But, visually, in the IDE, it looks like it might have ‘covered’ the full condition.

I have to be really careful when reviewing condition or predicate coverage to make sure the combination of boolean conditions has been exercised, because I don’t see that from the coverage report.

Formatting can help a little with that, but I still need to review the test in detail to see the actual coverage.

Line Coverage

When I review the code I can see that some of these lines are pretty important.

If the condition passes then
exercise the actual line of code I want to test

I can achieve a lot of reported coverage through exercising the code because the condition lines are exercised but very few of the tests actually exercise the actual line of code I want to test and we can visually see that in the report.

So even though I have a high code coverage number.

By looking at my executable code, I haven’t covered very much at all.

I tested:

  • a null state
  • GET /challenges

But I haven’t covered

  • GET /heartbeat
  • DELETE /heartbeat
  • PATCH /heartbeat
  • TRACE /heartbeat

This is why I don’t really like ‘limits’ on the line coverage, e.g. “76%” in this case is clearly not good enough.

I have high code coverage, but low requirement coverage.

Code Coverage is not Test Coverage

Looking at the code though, I can see that I don’t need to have a lot of combinations of condition coverage because all the if statements are AND (&&).

If they were OR (||) statements then it increases the amount of tests I need to add, even though it would not increase the code coverage metrics.

People hear different things when we talk about ‘coverage’.

  • Coverage refers to ‘model’ coverage
  • Coverage does not mean “Code Coverage”
  • “Code Coverage” does not mean “Test Coverage”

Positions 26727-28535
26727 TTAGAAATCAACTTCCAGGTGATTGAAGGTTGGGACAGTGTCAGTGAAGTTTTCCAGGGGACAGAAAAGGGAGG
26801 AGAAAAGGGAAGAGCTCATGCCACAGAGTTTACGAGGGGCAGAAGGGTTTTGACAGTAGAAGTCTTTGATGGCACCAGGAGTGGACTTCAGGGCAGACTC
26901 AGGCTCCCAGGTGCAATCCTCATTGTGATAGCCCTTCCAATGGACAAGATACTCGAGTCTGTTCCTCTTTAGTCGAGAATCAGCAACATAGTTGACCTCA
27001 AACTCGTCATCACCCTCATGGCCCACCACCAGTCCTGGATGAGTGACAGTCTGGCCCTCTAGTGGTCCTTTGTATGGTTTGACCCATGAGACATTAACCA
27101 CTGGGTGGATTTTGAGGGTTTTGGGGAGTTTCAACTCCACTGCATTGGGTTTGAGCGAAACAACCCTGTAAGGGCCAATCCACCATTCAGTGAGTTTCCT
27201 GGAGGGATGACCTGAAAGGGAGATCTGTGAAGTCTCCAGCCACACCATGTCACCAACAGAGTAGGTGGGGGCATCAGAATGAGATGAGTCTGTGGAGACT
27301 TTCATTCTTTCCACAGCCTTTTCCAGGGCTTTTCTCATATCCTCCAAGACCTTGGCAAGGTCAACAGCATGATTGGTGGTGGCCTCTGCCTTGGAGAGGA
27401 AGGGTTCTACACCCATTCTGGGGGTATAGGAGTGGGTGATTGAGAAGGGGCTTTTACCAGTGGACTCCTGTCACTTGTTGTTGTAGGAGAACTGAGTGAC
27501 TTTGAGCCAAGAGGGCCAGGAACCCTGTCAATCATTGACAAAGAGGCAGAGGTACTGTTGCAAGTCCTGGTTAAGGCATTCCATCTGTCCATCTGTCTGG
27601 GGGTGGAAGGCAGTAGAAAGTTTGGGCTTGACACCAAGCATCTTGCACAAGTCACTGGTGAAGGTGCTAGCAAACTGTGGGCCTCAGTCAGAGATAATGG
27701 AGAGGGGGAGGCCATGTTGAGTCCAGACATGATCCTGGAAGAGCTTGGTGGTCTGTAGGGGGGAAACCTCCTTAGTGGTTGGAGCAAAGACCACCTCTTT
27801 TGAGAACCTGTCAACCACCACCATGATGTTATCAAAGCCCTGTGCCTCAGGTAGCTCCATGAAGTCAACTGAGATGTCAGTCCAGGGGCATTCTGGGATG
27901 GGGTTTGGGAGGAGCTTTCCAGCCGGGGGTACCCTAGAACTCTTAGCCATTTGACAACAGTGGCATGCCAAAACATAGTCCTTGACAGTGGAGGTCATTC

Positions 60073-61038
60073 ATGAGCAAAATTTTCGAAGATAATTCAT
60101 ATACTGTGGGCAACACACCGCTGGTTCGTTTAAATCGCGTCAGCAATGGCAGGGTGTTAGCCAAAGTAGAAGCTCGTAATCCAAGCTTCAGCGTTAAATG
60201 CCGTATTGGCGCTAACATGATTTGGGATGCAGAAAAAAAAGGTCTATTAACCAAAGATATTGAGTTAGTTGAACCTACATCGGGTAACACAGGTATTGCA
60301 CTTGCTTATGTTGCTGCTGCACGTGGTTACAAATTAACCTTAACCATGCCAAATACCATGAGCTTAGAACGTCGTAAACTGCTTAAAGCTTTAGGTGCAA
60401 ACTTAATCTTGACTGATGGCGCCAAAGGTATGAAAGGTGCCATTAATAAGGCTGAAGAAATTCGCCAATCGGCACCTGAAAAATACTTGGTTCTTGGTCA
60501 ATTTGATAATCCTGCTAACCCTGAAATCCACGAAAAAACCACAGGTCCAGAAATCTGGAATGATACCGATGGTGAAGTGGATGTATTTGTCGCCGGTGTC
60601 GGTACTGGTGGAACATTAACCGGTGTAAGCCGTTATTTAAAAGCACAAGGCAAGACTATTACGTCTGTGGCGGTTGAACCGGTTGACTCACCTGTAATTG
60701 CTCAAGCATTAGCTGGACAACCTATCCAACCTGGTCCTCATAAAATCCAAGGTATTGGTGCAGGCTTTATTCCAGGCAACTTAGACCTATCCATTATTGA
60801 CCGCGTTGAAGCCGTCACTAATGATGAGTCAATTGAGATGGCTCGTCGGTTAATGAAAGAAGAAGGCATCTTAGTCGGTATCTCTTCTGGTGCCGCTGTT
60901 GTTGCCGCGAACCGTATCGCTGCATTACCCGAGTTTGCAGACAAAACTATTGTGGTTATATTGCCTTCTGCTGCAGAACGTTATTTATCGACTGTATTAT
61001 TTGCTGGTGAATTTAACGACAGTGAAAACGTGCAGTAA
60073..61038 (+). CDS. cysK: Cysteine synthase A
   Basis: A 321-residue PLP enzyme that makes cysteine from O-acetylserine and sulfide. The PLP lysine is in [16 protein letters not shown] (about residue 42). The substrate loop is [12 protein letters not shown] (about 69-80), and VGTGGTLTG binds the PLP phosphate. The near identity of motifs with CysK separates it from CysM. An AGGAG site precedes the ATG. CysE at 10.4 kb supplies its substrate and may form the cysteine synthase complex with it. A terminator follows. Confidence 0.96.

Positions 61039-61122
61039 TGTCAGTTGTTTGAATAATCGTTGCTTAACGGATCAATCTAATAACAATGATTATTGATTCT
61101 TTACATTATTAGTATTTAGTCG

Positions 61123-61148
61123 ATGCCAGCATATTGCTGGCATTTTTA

Coverage is always about ‘model’ coverage. In this case the model is the code, and the coverage is achieve by running Unit Test code.

My “Test Coverage” is really referring to the ‘model’ that results in the creation of the tests. Not the Code. The Code Coverage is a side-effect.

If I haven’t covered all my code, with my tests, then perhaps:

  • the code isn’t related to the model that I created the tests to cover
  • I have a gap in my test coverage

Gaps

In this example:

  • I expect my Test class to be the only set of code I have to exercise to achieve coverage of this class.
  • The code is simple enough that if a line is not covered, then I have a missing test in my Test class
  • The conditions are simple enough that I do not have to review the Tests to see if I cover all the boolean conditions in the Conditions
  • A 100% coverage metric for this class, looks like an essential aim

I filter my Run Configuration to target the individual class to support the review.

Other classes would require additional tests, even once 100% coverage is reported, because of the condition coverage we need to aim for.

The condition coverage, should not be dictated by the code, it should be dictated by the model the code was designed to implement. Because the code might be wrong.